Today we're going to talk about acceleration. It's quite a simple topic, and it shouldn't take you that long to understand fully. Acceleration is what happens when we send things across the screen and their velocity becomes greater and greater. The best example is that of a car. You simply step on the gas pedal and the car moves faster. Your car is not just moving, it's increasing the rate at which it moves.
Acceleration, like a couple other physics operations we'll be learning over the course of these lessons, is simply the plugging in of secondary variables which are added or multiplied to our values. We've seen this already with velocity (our VX and VY variables from the previous lesson).
Now let's take a closer look at what happens with velocity in order to understand acceleration which is nothing more than compounded velocity in HTML5.
To start with, we're going to return to our example from yesterday:
Now we're going to automate it so that it travels across the screen on its own. How do we do this? First off, we get rid of our keyboard events. Then we plug some initial values into our VX and VY variables. I've gone with 3 and 3, but you can change them around if you want. Just make sure your rectangle isn't flying so fast you can't see it accelerate when the time comes!
These go on top with the other variables....
And that does it! Our ship is now flying on auto-pilot. Here's our full, modified code:
Cool, huh? Now, just to illustrate what's happening here, go ahead and set your setInterval timer to 500:
This slows the animation WAY down to 1/2 a second per change, but this will give us a chance to see what's happening from close-up.
Every time our setInterval goes off, the rectX and rectY values of our rectangle are increased. If we start off at 100 x and 100 y, that means we add three to our rectY and rectY each time around. Therefore we have:
Slowing down our interval to 500 milliseconds helps us visualize that better. But how are going to implement acceleration, then? We need a new variable that we can add to VX and VY, right? If velocity is the constant adding of a value to our x and y values, acceleration is nothing more than the adding of an ACCELERATION value to our... VX and VY values!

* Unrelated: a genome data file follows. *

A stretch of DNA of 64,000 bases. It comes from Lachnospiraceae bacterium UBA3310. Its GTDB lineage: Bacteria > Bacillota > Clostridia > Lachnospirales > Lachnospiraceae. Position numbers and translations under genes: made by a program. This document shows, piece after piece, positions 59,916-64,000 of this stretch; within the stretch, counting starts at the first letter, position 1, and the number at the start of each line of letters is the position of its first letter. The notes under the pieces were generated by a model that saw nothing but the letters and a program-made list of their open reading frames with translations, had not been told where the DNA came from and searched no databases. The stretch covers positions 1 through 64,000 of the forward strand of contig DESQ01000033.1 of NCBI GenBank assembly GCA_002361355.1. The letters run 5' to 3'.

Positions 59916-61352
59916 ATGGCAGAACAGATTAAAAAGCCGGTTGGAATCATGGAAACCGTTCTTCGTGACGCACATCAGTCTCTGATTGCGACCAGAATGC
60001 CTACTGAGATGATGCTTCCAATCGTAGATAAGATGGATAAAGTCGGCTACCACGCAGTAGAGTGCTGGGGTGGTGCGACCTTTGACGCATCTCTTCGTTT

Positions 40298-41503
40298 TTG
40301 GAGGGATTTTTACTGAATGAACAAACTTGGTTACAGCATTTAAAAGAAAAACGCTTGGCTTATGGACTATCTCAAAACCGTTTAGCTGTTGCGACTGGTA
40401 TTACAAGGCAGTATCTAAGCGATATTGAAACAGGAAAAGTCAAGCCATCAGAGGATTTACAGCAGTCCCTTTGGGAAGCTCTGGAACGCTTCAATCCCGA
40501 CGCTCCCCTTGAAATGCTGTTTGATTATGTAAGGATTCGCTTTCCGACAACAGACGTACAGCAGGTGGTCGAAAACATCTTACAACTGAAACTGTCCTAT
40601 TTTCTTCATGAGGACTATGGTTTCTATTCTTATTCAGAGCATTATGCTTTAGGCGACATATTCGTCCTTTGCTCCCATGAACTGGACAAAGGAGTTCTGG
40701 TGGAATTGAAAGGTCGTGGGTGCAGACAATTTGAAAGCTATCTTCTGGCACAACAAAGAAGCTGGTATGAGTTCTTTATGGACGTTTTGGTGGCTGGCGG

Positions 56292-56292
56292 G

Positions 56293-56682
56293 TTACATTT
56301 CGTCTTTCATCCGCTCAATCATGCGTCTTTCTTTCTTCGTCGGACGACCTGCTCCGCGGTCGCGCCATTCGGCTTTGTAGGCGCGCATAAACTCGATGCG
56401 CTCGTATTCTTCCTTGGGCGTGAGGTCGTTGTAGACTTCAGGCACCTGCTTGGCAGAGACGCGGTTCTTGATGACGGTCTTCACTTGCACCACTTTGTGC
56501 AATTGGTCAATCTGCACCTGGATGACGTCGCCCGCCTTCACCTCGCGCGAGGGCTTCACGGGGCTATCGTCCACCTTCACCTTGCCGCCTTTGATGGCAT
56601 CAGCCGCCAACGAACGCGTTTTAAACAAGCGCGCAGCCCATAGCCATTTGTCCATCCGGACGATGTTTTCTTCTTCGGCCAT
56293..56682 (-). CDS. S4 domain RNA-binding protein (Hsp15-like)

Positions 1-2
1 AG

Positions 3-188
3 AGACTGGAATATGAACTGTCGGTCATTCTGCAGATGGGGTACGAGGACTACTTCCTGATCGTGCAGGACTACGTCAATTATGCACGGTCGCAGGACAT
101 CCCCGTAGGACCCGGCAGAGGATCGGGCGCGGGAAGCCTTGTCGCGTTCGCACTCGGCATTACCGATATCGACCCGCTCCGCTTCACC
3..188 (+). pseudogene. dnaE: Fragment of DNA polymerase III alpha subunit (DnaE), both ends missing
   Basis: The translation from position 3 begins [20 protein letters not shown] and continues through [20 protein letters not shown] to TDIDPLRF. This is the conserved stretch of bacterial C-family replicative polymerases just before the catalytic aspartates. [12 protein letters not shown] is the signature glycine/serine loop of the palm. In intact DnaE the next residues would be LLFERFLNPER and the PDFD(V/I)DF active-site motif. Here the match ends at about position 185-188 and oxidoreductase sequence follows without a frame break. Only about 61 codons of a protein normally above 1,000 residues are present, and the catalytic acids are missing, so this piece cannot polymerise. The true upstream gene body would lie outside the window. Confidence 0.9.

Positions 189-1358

So let's define some new values:
Ladies and gentlemen, I bring you: AX and AY. Let's add them right away to our ever-growing list of variables:
The formula is simple: all we need to do is go to our drawRectangle function (you know, the one that is constantly running) and add these two simple lines:
And what does this do? Before running it, let's understand it first. Here's our list of rectX and rectY values once again. This time with acceleration:
Now run it and watch as our rectangle slowly jumps further and further with each leap. It starts out slowly, then adds the value of AX and AY on each tick. Neat, huh?
Here's the full code again with all of our changes. Feel free to change the speed of the setInterval if that helps you visualize it better. I've found that a value of about 50 or so works just fine. By the way, isn't it neat what happens to the rectangle when it start accelerating REALLY fast... it gets skippy, then stands still. In fact the term for this illusion is motion standstill. Don't you F.L. science?
Now this should give you ample space for experimentation. We are now familiar with the basics of screen boundaries and we can control the velocity and acceleration of things we choose to move across the screen. I'd like you to try moving different things and work with these until you can do them flawlessly. But you may have noticed at this point that you can only move things in straight lines. Fun for a while, but let's get rid of some constraints so we can REALLY follow our imaginations and be able to do whatever our minds conjure up. THAT'S the real goal of these tutorials: freeing imagination of all the shackles that limit free expression in game development with HTML5. Once you've got all the tools and have mastered the technical aspects, you can very easily rely on your own noggin for making games. So get ready for tomorrow when we look at other ways to produce movement!
So stay tuned and I hope you enjoyed! As always, thanks for following along! Code didn't work for you? Hate me? Are you my illegitimate child? Send input anytime!
Onward to Lesson Eighteen!
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